While retinal amyloid angiopathy secondary to ATTR amyloidosis is not well documented, vitreous deposition is a relatively common finding, seen in 17.4% of patients in one study [2]. Ocular pathology, such as vitreous amyloid deposits, only rarely constitutes the presenting symptoms of ATTR amyloidosis [1, 6]. In addition to the liver, ATTR is produced by the choroid plexus, retinal pigment epithelium, iris epithelium, and ciliary body [2, 7]. Mutant ATTR synthesized locally in the eye has been hypothesized to be responsible for ATTR amyloidosis related ocular pathology [2, 7].

Pharmaceutical options, such as tafamidis, patisiran, and inotersen have become increasingly available for treatment of ATTR amyloidosis. Liver transplantation was once the treatment of choice to improve longevity, but is now reserved for cases where medical treatment is unavailable or not sufficiently effective [1, 2, 4]. The persistence and progression of pupillary border irregularities, vitreous opacities, and glaucoma following either liver transplantation or medical treatment suggest that they are the result of independent synthesis of mutant ATTR by the RPE and ciliary body rather than the liver [1, 2, 4, 7]. It is not yet clear if amyloid deposition in retinal vessels is the result of local production by the RPE or circulating mutant ATTR [8]. With the increased longevity experienced as a result of liver transplantation and new medical treatments, the incidence of ocular pathologies may rise and more frequently require management [2].

Reported cases of retinal involvement secondary to ATTR amyloidosis describe retinal telangiectasias, retinal microangiopathy, and tortuous retinal vessels [2, 9,10,11]. Retinal ischemia may lead to neovascularization with secondary complications such as glaucoma or vitreous hemorrhage. The retinal angiopathy in our case is relatively extensive compared to most documented cases of retinal involvement in ATTR amyloidosis, and was associated with a severe disease course and conjunctival lymphangiectasia.

Conjunctival lymphangiectasia associated with ATTR was first described in 2009 in three patients with ATTRS77Y amyloidosis, a relatively common variant [7]. A subsequent cross-sectional study revealed conjunctival lymphangiectasia in 13/24 patients (54%) with ATTRS77Y amyloidosis. This finding correlated with more severe neurologic and cardiac dysfunction and was felt to be a biomarker for severe systemic disease in this genotype [7]. As our patient also had severe systemic disease, the presence of conjunctival lymphangiectasia as a biomarker may also be relevant in ATTRD18E amyloidosis or other mutations.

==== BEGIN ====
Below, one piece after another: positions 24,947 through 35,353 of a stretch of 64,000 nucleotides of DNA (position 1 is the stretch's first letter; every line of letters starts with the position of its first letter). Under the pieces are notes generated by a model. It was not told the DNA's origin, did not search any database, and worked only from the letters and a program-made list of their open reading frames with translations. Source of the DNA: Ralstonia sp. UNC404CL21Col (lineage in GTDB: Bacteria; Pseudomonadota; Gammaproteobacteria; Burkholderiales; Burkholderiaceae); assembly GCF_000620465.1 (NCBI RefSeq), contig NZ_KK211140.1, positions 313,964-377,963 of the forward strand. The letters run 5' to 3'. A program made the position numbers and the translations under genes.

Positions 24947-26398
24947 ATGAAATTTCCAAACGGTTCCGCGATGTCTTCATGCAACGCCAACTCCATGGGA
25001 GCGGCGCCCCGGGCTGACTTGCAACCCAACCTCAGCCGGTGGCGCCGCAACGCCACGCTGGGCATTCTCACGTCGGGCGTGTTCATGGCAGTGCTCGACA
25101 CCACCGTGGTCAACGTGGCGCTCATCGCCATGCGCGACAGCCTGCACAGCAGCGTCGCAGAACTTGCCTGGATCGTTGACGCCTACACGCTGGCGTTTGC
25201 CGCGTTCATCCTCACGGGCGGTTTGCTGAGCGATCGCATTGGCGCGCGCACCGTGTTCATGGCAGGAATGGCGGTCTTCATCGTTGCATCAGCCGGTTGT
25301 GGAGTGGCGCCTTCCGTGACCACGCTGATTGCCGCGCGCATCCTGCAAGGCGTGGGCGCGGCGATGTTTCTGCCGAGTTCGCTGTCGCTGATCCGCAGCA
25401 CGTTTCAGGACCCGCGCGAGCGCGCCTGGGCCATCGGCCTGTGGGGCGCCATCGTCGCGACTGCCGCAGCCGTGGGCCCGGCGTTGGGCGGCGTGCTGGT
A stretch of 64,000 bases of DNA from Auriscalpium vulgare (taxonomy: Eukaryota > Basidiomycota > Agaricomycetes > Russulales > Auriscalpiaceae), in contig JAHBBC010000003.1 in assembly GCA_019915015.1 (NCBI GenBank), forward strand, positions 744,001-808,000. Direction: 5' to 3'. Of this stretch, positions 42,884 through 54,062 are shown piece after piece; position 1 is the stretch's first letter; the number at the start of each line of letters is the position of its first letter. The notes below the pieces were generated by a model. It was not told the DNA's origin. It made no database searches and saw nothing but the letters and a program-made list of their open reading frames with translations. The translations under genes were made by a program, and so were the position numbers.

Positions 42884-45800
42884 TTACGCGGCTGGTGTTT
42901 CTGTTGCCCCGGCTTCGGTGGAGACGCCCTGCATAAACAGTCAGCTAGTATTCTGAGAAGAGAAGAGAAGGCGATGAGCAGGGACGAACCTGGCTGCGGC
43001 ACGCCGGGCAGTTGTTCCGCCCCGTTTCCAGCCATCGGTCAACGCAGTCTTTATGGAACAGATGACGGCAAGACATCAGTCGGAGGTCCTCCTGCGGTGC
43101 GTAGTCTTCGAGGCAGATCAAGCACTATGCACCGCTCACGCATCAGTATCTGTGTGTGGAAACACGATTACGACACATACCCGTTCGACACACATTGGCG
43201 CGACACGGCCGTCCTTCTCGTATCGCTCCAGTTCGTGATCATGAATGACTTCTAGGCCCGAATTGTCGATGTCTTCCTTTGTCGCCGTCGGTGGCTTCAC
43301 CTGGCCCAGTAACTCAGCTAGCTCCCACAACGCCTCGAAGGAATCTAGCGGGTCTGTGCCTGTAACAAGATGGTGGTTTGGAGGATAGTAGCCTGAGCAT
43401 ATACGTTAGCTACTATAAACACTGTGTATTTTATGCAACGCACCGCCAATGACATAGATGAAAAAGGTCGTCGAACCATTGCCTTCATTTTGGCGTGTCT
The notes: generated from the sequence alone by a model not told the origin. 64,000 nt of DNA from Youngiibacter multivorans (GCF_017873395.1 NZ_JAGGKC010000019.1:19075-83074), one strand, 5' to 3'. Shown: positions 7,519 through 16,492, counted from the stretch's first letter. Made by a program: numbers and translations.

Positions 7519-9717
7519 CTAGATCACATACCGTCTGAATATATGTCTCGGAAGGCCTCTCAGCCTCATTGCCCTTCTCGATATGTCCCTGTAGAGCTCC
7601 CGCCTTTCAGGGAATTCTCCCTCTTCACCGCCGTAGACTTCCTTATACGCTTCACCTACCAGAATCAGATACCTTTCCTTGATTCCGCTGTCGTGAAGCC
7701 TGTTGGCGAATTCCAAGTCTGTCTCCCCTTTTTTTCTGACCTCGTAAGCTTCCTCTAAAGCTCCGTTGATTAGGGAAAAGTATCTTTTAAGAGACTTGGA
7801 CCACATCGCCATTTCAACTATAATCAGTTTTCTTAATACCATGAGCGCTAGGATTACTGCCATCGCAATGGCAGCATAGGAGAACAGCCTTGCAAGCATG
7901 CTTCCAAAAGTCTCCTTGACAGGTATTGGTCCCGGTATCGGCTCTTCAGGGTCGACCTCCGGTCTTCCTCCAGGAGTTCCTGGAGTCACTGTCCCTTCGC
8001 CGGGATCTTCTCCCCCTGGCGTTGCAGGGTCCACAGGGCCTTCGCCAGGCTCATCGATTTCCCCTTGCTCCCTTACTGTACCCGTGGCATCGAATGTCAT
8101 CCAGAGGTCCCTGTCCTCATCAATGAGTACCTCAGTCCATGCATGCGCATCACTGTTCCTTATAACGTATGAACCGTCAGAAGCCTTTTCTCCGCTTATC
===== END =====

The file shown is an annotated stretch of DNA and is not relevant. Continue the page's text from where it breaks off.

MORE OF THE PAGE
In summary, we describe a patient with ATTRD18E amyloidosis, demonstrating conjunctival lymphangiectasia and retinal angiopathy, neither of which have previously been reported in this disease variant. As treatment for ATTR amyloidosis advances, patients are living longer and the importance of detecting, monitoring, and treating ocular manifestations becomes more crucial, particularly as current medical and surgical treatment options do not address ocular symptoms [1, 2, 4]. Further investigation and reporting of the retinal manifestations of ATTR amyloidosis is warranted to better understand the pathogenesis, incidence, and prognosis of retinal abnormalities.

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LB patient examination, manuscript conceptualization, writing and editing. MI image interpretation, manuscript editing. NP literature search, manuscript writing and editing. All authors read and approved the final manuscript.

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Correspondence to Lulu L. C. D. Bursztyn.

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Patil, N.S., Iqbal, M.M. & Bursztyn, L.L.C.D. Conjunctival lymphangiectasia and retinal angiopathy in hereditary transthyretin amyloidosis. Int J Retin Vitr 8, 4 (2022). https://doi.org/10.1186/s40942-021-00357-x

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Keywords

  • Asp18Glu
  • Transthyretin familial amyloid polyneuropathy
  • ATTRD18E amyloidosis
  • angiopathy
  • Ocular abnormalities